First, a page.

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I am using pdf.js to view pdf documents, pdf.js firstly fetches the whole document from the server then starts rendering, and this behavior causes two problems:

  • if the pdf document is large, it takes a long time to load.
  • cache memory leaks if someone reads from mobile devices.

I think using http range requests by requesting only the required pages the user browse, not the whole document, will solve these problems.

Here is a PR that implements range requests but the requests still running till the whole document loaded not with a fetch-as-you-go behavior. https://github.com/mozilla/pdf.js/pull/2719

any help?

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Does the server in question support range requests? Especially in case of dynamically created pdfs they often don't. –  mkl Apr 8 '13 at 21:35
yes,the server supports range requests , but the problem is that the range requests still running till the whole document loaded . –  Mahmoud Felfel Apr 9 '13 at 6:00
That sounds like the server does not support range requests but insteads always serves the full file. Either that or your test PDFs are of a kind not profitting from range requests. –  mkl Apr 9 '13 at 6:42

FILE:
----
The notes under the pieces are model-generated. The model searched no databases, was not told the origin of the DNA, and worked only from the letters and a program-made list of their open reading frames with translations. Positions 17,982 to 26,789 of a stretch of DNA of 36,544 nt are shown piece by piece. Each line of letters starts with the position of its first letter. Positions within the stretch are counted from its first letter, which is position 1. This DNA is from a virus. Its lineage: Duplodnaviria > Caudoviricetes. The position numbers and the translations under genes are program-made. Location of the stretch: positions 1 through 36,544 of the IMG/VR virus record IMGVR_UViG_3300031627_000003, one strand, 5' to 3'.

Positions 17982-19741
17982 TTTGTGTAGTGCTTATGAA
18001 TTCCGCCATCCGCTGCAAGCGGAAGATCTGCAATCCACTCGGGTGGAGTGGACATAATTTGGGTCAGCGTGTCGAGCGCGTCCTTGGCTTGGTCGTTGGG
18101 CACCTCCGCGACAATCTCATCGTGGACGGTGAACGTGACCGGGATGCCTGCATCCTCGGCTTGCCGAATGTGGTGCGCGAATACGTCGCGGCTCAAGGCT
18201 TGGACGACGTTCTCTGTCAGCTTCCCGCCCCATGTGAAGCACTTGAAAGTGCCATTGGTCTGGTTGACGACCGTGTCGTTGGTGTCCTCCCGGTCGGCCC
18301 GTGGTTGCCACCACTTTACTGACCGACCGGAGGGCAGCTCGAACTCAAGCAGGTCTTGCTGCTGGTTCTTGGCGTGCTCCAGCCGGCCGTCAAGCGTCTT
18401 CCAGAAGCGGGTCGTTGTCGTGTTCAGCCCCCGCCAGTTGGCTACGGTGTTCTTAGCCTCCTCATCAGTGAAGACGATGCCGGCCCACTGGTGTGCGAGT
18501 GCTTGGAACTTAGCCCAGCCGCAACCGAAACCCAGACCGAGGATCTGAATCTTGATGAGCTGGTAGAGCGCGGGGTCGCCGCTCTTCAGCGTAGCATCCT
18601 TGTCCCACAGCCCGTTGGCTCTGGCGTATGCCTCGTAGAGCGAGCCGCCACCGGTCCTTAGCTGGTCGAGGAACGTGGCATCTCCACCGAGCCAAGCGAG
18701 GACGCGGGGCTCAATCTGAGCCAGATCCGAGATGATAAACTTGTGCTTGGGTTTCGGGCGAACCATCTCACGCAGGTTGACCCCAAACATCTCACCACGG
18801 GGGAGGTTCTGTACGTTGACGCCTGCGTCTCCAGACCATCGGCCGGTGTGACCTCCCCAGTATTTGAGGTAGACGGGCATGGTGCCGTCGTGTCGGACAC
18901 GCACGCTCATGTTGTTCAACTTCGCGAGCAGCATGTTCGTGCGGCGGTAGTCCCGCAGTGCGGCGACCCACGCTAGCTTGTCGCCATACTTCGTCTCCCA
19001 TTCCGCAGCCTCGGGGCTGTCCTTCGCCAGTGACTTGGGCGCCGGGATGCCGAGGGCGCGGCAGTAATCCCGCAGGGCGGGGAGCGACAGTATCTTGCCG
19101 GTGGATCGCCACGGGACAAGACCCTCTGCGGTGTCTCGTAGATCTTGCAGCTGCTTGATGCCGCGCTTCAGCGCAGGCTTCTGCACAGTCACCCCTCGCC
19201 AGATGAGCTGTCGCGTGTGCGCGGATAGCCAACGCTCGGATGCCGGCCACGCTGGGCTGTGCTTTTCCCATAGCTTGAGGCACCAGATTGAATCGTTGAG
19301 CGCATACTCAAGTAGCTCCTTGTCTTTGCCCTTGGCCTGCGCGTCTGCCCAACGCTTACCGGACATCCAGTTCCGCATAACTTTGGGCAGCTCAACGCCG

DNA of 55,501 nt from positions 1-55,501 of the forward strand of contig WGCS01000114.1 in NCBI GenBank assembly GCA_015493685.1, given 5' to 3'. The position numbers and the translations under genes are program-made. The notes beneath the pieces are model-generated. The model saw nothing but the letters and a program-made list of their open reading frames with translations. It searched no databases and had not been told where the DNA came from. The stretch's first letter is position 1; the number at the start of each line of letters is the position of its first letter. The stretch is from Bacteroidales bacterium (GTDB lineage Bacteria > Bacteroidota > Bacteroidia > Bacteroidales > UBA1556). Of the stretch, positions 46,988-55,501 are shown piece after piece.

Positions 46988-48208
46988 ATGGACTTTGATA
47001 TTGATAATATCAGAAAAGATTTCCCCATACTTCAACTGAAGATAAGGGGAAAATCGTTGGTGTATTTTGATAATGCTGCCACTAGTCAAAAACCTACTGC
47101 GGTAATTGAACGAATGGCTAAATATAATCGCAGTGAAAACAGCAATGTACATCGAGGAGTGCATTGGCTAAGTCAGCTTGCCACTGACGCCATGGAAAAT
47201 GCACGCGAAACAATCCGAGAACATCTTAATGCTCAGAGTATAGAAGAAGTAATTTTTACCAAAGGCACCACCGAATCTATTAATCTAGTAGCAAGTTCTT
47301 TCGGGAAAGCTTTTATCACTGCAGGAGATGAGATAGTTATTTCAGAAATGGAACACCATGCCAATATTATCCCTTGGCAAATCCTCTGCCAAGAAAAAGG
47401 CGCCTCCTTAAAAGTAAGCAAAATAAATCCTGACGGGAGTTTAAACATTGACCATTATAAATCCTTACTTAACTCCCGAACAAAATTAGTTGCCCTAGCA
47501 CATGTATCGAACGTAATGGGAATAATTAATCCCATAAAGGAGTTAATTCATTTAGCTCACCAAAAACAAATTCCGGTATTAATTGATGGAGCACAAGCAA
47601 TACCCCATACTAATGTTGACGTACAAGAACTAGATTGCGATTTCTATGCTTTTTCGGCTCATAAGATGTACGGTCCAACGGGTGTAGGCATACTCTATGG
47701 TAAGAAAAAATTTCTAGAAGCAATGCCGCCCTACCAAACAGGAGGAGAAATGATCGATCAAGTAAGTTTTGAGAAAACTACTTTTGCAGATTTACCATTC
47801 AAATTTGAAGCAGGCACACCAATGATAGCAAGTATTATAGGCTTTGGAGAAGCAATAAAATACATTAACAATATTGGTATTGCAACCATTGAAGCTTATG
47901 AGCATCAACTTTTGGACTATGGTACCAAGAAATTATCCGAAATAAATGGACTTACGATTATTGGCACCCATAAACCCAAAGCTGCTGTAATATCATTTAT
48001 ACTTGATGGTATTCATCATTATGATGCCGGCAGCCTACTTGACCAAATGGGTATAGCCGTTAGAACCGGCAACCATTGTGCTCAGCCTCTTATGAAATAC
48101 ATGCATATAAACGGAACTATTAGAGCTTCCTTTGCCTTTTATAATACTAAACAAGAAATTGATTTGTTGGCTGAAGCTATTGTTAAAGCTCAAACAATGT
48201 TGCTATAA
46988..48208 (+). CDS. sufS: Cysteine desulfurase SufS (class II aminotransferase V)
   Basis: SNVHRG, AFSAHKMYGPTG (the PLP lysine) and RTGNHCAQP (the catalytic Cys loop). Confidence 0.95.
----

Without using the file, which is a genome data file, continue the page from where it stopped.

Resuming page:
1 Answer 1

If memory serves me right on the PDF format, the actual document is not easily splittable unless you know the exact byte-range of each page before doing a call (and even then, I'm not sure JS can handle binary manipulation efficiently enough to do so, or if you're up to modifying the JS lib to do this). What you might want to do is to split your documents by page server-side (using PHP or another language), and instead of loading the entire doc using pdf.js, load the pages one by one.

This has some benefits and some drawbacks. The drawbacks:

  • You'll need to programmatically split the PDFs. This isn't actually that hard, but a bit tedious
  • You'll also need to find a way to pass all the URIs of the PDFs to your viewer. This is also pretty easy

The advantages should be obvious: less bandwidth usage, the ability to provide page-by-page view, ability to save individual pages.

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